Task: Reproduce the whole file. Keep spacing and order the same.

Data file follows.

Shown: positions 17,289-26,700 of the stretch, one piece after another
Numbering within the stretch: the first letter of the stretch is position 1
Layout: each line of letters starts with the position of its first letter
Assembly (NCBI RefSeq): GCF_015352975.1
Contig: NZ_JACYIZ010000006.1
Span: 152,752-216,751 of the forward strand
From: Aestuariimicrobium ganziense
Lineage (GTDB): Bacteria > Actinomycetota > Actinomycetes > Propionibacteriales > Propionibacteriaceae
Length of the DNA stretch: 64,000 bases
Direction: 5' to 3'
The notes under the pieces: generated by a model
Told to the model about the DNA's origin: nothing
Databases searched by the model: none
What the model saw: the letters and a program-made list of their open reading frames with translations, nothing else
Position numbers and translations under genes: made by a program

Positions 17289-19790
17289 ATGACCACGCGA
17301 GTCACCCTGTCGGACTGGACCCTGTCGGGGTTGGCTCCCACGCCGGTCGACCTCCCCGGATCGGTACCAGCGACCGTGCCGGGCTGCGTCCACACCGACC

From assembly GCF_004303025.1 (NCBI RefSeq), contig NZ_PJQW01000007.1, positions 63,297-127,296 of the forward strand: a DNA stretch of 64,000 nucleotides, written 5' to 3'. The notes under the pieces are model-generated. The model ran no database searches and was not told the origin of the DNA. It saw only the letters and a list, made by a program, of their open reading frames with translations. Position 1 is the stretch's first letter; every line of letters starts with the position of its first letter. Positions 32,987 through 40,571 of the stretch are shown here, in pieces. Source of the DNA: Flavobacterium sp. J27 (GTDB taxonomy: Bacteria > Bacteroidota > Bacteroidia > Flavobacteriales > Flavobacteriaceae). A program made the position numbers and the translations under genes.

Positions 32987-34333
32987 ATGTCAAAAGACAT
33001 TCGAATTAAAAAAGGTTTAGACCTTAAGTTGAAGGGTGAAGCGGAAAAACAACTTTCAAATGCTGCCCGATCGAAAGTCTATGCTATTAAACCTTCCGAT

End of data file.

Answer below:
Shown: positions 17,289-26,700 of the stretch, one piece after another
Numbering within the stretch: the first letter of the stretch is position 1
Layout: each line of letters starts with the position of its first letter
Assembly (NCBI RefSeq): GCF_015352975.1
Contig: NZ_JACYIZ010000006.1
Span: 152,752-216,751 of the forward strand
From: Aestuariimicrobium ganziense
Lineage (GTDB): Bacteria > Actinomycetota > Actinomycetes > Propionibacteriales > Propionibacteriaceae
Length of the DNA stretch: 64,000 bases
Direction: 5' to 3'
The notes under the pieces: generated by a model
Told to the model about the DNA's origin: nothing
Databases searched by the model: none
What the model saw: the letters and a program-made list of their open reading frames with translations, nothing else
Position numbers and translations under genes: made by a program

Positions 17289-19790
17289 ATGACCACGCGA
17301 GTCACCCTGTCGGACTGGACCCTGTCGGGGTTGGCTCCCACGCCGGTCGACCTCCCCGGATCGGTACCAGCGACCGTGCCGGGCTGCGTCCACACCGACC

From assembly GCF_004303025.1 (NCBI RefSeq), contig NZ_PJQW01000007.1, positions 63,297-127,296 of the forward strand: a DNA stretch of 64,000 nucleotides, written 5' to 3'. The notes under the pieces are model-generated. The model ran no database searches and was not told the origin of the DNA. It saw only the letters and a list, made by a program, of their open reading frames with translations. Position 1 is the stretch's first letter; every line of letters starts with the position of its first letter. Positions 32,987 through 40,571 of the stretch are shown here, in pieces. Source of the DNA: Flavobacterium sp. J27 (GTDB taxonomy: Bacteria > Bacteroidota > Bacteroidia > Flavobacteriales > Flavobacteriaceae). A program made the position numbers and the translations under genes.

Positions 32987-34333
32987 ATGTCAAAAGACAT
33001 TCGAATTAAAAAAGGTTTAGACCTTAAGTTGAAGGGTGAAGCGGAAAAACAACTTTCAAATGCTGCCCGATCGAAAGTCTATGCTATTAAACCTTCCGAT